There was no hint of panic from Barcelona after they went behind, as they continued to trust in their ability to carve open Celtic’s diligent defence, but there were a few signs of frustration that the end product continued to elude them.
Remarkably, Celtic might even have doubled their lead in the 27th minute when Adam Matthews burst forward from left-back on a counter-attack and struck his low cross just
too far in front of the unmarked Samaras in the penalty area.
The procession towards Forster’s goal quickly resumed, but Messi’s radar remained slightly askew when he latched on to Andres Iniesta’s rapier pass and clipped the top of the crossbar with his shot.
Celtic were pinned back, but utterly resolute. They also needed fortune to favour them, of course, and it did so again when Sanchez beat Forster with a header from Dani Alves’ cross only to see the ball strike the big goalkeeper’s left-hand post.
Unlike at the Nou Camp, the concentration levels of Lennon’s players remained sufficiently keen to avoid the loss of a late first-half equaliser on this occasion and the interval whistle was greeted with a mixture of glee and gratitude from their fans.
The pattern remained much the same in the second-half, although Barcelona’s hogging of possession was not quite so pronounced as Celtic managed to fashion some encouraging counter-attacking situations which hinted at the possibility of strengthening their position.
Messi was generally being subdued effectively, most notably by the outstanding Matthews, but the Argentinian maestro did cause a sharp intake of breath around the stands when he cut inside from the right and curled in a shot which Forster got across smartly to his right to hold.
The volume increased once more when Celtic forced their second corner of the night, this time opting for a training ground routine as Kris Commons played it short to Mulgrew from the left. Mulgrew’s lofted ball into the box found Mikael Lustig, but his looping header was easily gathered by Valdes.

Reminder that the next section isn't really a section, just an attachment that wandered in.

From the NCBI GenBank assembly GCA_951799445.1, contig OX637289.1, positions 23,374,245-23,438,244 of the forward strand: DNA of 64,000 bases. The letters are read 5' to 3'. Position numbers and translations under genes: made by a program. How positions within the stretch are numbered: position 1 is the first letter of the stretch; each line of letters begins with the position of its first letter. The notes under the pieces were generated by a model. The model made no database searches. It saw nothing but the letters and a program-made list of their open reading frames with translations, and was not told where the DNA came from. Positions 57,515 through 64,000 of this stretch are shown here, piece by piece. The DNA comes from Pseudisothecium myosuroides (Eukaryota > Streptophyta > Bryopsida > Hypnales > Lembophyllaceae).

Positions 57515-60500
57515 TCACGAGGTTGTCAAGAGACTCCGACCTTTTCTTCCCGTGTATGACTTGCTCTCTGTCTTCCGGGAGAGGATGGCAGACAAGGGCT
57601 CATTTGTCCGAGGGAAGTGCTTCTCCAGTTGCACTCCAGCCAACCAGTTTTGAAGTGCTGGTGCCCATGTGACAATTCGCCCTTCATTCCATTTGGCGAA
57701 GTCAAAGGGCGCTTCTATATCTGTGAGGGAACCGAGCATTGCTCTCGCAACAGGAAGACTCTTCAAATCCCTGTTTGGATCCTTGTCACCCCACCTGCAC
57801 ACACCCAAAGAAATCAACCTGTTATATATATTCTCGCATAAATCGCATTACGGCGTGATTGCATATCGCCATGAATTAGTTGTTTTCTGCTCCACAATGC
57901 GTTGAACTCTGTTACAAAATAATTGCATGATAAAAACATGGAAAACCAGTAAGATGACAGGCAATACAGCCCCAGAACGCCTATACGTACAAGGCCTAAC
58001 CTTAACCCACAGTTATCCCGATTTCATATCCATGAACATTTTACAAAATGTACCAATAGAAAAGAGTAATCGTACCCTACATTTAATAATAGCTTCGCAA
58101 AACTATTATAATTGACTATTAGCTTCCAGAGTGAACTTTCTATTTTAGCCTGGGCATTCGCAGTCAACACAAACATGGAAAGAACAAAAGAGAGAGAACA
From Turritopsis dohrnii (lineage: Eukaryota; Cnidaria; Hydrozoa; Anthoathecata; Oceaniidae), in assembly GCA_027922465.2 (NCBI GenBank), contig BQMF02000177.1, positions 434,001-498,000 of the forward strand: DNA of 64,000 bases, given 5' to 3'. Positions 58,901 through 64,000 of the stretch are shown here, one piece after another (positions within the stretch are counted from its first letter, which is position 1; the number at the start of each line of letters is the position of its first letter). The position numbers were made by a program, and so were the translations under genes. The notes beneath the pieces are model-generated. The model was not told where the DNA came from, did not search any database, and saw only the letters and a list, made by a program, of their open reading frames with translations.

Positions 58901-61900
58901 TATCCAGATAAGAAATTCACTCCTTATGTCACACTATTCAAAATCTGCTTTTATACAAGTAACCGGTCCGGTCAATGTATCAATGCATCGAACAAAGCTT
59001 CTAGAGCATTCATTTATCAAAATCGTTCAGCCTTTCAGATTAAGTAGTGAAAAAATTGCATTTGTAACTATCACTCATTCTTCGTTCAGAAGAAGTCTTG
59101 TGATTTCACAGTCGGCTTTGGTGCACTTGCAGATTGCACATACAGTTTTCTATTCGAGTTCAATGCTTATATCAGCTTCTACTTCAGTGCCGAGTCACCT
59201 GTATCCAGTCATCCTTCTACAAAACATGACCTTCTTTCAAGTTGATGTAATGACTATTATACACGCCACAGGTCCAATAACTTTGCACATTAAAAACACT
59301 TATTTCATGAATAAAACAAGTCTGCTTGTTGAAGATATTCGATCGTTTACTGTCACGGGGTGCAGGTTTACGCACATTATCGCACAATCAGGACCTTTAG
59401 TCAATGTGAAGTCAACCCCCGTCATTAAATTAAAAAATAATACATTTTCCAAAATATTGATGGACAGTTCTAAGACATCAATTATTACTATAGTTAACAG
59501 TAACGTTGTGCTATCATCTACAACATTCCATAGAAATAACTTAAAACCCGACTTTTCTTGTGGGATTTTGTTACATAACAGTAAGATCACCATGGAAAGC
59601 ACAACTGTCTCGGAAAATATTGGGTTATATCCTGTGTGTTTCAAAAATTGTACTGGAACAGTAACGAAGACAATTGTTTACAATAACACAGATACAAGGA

As Barcelona tried to heighten the tempo, Forster became a more significantly influential figure for Celtic. The big Englishman made a smart double save to deny Alexis, then bettered that contribution with a tremendous reaction stop to keep out a fierce Messi drive.
The visitors were fortunate not to be reduced to ten men when Alex Song, booked in the first-half for a foul on Fedor, somehow escaped a second yellow card for a thumping challenge from behind on the same player. Barcelona coach Vilanova recognised the let-off, almost immediately replacing Song with Cesc Fabregas.
Lennon was forced into his first change when Lustig limped off to be replaced by Watt,
and the 18-year-old took Celtic into dreamland with his stunning goal seven minutes from time.
A long clearance from
Forster was misjudged by Xavi, allowing Watt to sprint clear into the penalty area and beat Valdes with a brilliantly cool right-foot finish from around
Celtic and their fans could not relax, Messi finally breaking their resistance in stoppage time when he tapped in from close range after Forster blocked Pedro’s shot, but this was an evening when Lennon and
his men simply would not be denied.
Celtic: Forster, Lustig (Watt 71), Ambrose, Wilson, Matthews; Commons, Wanyama, Ledley, Mulgrew; Samaras (Kayal 79); Fedor. Subs not used: Zaluska, McCourt, Herron, Fraser, McGeouch.
Barcelona: Valdes, Alves, Bartra (Pique 71), Mascherano, Alba; Xavi, Song (Fabregas 71), Iniesta; Pedro, Messi, Sanchez (Villa 65). Subs not used: Pinto, Dos Santos, Montoya, Tello.